Many of us got into this horticulture game because we love plants and being outdoors. It’s obvious however that a love of plants and the outdoors is not enough to sustain a long term career in the horticulture industry. Gateway horticulture students study job descriptions from various companies and its apparent to them that along with stellar plant knowledge, business skills are highly necessary. Many times these job descriptions focus more on the professional business skills a person needs than on plant knowledge. Students soon realize that the basis of their training –plant identification and plant care is important, but they also need strong communication skills such as selling, marketing, speaking, writing and using the computer. I dare say these skills are equally, If not more, important than horticulture. These skills take a student from basic laborer to supervisor and manager and higher pay and satisfaction. In the same way, landscape business owners need to ensure they have the business skills necessary for survival and growth, or hire people who do.
Toby Hemenway, the keynote speaker at Wintergreen, is author of the bestselling book, Gaia’s Garden, a Guide to Home scale Permaculture. Permaculture is difficult to define but can be described as a holistic and ecological design process that captures the inherent energy and resources of a site to develop appropriate landscapes. Permaculture always incorporates food production into the urban landscape, not as a neglected ‘patch’ in the back of the yard but integrated and accessible to use. The placement of landscape elements and ‘land ‘patterns’ is an important part of permaculture. Permaculture is also unique in that is focuses on the the ethical dimension of caring for the Earth. Toby’s presentation was truly inspiring and filled with wonderful images of what can be done using the concepts of Permaculture to heal and beautify our world. What is also amazing is the fact that in working with Permaculture design concepts long term maintenance costs are actually reduced. Certainly this is a big selling point to use with customers. What commercial maintenance account would not want to develop a sustainable landscape to go with their ‘green’ business practices? Especially if these practices would not only make them look better to their customers but also reduce costs, get better use out of their landscape, make happier employees and create improved natural areas into the future.
In the words of Christy Weber, the second speaker of the day at Wintergreen, it’s not enough to just say you are a sustainable landscape business; you need to really ‘walk the walk’. Christy was one of the most humorous speakers we have ever had at Wintergreen and really ‘tells it like it is’. Christy has made a very successful business out of ‘making green out of green’. Everything Christy does is with green concepts in mind, from building her new office in an industrial part of downtown Chicago to hiring employees to waste and compost use, Christy is a pioneer of the Chicago ‘green’ landscape industry and extremely successful as a result. One point Christy emphasized was the fact that there may not always be a lot of profit installing green projects such as green roofs or natural landscapes; it’s the maintenance contract to follow wherein the long term profit lies. This is important because not anyone with a pickup truck and a mower can replace you to do it.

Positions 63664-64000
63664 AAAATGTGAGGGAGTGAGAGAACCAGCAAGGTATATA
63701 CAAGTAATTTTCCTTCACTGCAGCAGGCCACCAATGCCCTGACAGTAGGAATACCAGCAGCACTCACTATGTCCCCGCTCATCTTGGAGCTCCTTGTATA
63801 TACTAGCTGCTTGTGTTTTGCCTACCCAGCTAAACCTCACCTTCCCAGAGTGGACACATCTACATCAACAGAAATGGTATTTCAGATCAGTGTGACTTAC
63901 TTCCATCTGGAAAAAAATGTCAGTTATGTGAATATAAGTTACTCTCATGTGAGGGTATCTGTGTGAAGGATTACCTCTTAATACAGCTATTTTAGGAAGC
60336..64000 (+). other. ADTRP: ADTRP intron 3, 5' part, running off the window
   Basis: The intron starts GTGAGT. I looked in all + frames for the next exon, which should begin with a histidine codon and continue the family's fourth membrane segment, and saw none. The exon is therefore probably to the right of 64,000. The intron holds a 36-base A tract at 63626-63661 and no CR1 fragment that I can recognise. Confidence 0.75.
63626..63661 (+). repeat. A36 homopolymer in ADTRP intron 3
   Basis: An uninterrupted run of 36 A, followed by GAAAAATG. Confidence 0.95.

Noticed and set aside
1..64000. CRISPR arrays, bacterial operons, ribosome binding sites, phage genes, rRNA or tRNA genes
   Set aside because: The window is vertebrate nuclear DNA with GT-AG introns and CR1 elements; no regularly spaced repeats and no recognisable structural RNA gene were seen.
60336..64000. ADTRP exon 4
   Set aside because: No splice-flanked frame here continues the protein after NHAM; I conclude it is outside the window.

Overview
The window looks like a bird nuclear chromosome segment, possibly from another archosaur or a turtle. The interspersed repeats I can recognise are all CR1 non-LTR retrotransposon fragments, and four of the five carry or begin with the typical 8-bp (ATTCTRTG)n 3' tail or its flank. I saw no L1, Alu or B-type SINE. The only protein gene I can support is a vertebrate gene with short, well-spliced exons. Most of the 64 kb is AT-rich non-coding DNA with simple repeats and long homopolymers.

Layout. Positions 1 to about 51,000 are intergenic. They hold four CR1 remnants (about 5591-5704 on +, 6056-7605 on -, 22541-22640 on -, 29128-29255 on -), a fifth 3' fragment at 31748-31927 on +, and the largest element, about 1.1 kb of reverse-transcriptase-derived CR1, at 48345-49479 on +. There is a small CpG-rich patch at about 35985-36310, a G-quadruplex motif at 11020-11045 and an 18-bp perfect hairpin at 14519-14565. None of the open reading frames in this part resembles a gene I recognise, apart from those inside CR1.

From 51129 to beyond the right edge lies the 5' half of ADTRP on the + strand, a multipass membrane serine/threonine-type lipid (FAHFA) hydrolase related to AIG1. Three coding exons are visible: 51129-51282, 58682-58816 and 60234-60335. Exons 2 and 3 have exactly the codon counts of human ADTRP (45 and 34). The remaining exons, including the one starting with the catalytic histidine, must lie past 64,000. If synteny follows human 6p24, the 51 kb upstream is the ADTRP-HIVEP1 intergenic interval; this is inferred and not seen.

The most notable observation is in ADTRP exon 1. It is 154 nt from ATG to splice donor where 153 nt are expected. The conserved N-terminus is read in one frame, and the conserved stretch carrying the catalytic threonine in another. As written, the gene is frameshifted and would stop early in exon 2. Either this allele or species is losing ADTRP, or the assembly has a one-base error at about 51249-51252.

So how does a landscape business go about becoming greener and tapping into this market? Nothing is worse than ‘green washing’ so education and training are needed to back up any claims of sustainability. Certainly this is a trend we focus on in training horticulture students at Gateway Technical College – so please hire our students! Our job as technical college educators is to be ‘future makers’ and train students for the jobs of tomorrow, not simply follow the status quo. Brian Albrecht, President of Gateway Technical College, is positioning our college as a Midwest training center hub for ‘green’ technology and alternative energy innovation – wind, solar, electric cars, geothermal, water quality, green construction – and the jobs this will bring. Certainly we constantly remind him that horticulture is the original ‘green’ industry and he has been a champion of support for our program.
Jack Pizzo of Pizzo and Associates spoke about his work in ecological restoration. This specialization bridges the gap between the raw sciences of biology, ecology and merges them with horticulture. It is very similar to Permaculture in studying the ecological patterns of a site to create more natural landscapes focusing on the use of native plants. Jack has made a successful career convincing clients of the power of natural landscaping to restore their property, increase wildlife, reduce chemical use, improve drainage and flooding problems and in the end make an entirely more beneficial environment for their business and surrounding community.
So today I am looking at the three feet of snow outside my window and thinking of all my landscape friends and students in the snow removal business. Thank you for all your hard work digging us out of this storm! I hope this bout of snow has brought you some early profit after a year of slim profits. Wishing you a great 2011 season filled with new energy new, new ideas and lots of new customers!